Shoalhaven hydro set to play a key role in renewable future

Not many people know that Shoalhaven, one of Australia’s largest pumped hydro power systems located in NSW’s scenic Southern Highlands region, has been quietly supplying electricity to NSW households and businesses for more than 40 years. And now Origin is set to expand it and supply more reliable and affordable energy to customers, as well as supporting the shift to renewables.

Pump hydro is like a giant battery. Water is pumped uphill to a dam or reservoir when electricity is cheap and plentiful, where it is stored before being released to generate electricity when it is needed most. It can dispatch energy to the grid faster than any of our other gas or coal-fired plants, with Shoalhaven able to feed into the grid in just three minutes.

At the moment, water is typically pumped uphill at night when largely coal-fired electricity is cheap, but things are changing.

With more large scale solar and wind projects entering the market, we expect that in just a few years’ time when many more solar and wind projects will be online, we will be using renewable solar and wind energy to pump water uphill to store during the day, and letting it go in the evening peak when you go home to cook dinner and watch TV.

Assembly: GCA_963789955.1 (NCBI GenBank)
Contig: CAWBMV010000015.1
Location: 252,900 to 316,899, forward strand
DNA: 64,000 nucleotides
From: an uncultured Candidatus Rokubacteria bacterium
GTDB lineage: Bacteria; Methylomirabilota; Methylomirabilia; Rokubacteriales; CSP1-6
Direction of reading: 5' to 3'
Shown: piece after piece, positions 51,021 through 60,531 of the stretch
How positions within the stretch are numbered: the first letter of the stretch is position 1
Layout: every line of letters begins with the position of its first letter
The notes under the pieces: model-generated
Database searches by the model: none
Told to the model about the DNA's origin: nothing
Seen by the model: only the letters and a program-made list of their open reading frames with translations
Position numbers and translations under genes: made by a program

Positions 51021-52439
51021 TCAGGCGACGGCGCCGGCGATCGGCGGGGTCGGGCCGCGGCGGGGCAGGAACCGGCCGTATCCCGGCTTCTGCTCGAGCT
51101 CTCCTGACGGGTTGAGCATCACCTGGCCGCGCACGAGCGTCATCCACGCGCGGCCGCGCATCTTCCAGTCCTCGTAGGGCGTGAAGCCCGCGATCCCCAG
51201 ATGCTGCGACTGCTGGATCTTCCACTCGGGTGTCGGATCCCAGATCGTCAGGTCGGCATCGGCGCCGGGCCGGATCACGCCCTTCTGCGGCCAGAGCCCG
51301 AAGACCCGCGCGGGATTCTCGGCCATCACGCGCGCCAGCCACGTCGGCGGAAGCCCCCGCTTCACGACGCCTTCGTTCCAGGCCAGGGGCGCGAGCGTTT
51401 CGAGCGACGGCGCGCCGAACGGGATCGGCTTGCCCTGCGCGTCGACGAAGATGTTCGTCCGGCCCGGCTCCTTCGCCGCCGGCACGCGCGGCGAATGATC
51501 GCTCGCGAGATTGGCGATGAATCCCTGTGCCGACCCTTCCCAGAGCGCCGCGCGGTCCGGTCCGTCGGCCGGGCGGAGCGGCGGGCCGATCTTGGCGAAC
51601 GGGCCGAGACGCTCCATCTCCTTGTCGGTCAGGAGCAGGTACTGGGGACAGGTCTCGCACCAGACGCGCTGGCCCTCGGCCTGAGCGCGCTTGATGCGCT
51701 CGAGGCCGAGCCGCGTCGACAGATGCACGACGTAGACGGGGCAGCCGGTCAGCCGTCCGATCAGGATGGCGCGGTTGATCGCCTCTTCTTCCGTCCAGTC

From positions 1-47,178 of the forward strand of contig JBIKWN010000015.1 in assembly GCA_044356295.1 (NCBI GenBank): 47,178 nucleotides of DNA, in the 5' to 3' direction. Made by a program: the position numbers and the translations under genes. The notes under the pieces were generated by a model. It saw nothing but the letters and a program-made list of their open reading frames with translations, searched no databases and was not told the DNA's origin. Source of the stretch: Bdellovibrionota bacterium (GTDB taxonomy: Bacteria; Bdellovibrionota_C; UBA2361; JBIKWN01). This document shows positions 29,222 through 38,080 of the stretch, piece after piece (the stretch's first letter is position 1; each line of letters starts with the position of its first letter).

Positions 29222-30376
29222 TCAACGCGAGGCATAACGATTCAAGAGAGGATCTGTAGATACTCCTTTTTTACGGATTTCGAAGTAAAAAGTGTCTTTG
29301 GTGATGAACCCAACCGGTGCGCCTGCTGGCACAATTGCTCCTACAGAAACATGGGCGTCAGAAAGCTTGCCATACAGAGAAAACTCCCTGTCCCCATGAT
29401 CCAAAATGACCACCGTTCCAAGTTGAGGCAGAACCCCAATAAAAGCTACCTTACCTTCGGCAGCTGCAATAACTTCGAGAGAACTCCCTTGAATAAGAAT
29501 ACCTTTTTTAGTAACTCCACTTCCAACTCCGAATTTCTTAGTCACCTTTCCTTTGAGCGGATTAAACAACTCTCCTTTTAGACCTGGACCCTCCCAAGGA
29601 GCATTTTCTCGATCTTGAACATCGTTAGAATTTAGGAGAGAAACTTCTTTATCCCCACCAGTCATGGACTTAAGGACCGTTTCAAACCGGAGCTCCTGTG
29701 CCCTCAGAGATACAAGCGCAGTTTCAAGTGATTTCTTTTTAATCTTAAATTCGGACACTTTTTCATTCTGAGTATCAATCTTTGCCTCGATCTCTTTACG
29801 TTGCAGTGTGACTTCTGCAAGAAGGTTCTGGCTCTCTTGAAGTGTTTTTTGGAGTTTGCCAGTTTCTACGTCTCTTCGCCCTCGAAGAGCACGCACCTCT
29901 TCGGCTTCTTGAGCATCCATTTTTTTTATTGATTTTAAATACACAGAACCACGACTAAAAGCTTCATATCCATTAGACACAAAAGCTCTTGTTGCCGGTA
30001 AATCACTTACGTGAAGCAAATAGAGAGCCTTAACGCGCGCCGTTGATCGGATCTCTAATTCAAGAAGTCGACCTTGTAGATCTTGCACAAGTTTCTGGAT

One of the current limitations of renewable energy is its intermittency – when the sun isn’t shining or the wind is not blowing they’re unable to generate electricity. Pump storage hydro can help smooth out this intermittency by pumping water uphill at low cost on sunny days, then dispatching water for generation at times when there is no sun or wind. It’s also the perfect complement to renewables because pumped hydroelectricity can be dispatched to the grid in a matter of minutes and react to sudden changes in supply, particularly wind generation.  

Ready to go

Origin is responding to the changes occurring in the Australian electricity market.

When Shoalhaven was first designed in the late 1960s, a much larger pump hydro generating plant was envisaged. During construction in the 1970s, space was set aside for additional generation units and pipelines, transmission lines and dams are already in place. This means an expanded Shoalhaven can be delivered quickly and cost effectively with less community or environmental impacts.   

Now, with the support of the Australian Renewable Energy Agency (ARENA) Origin will begin work on a $5 million feasibility assessment of plans to nearly double the plant’s overall generating capacity via a new 235MW generating unit housed in an underground power cavern, which will minimise surface and visual impact.

ARENA is contributing $2 million towards the detailed feasibility assessment that will include technical and environmental studies as well as regulatory approvals. The feasibility study will also provide insights that for other hydro energy projects.

The expansion of the scheme would play a key role in helping us transition to a lower carbon future and potentially power an additional 80,000 homes.

Learn more about the different types of hydro power and how they operate .

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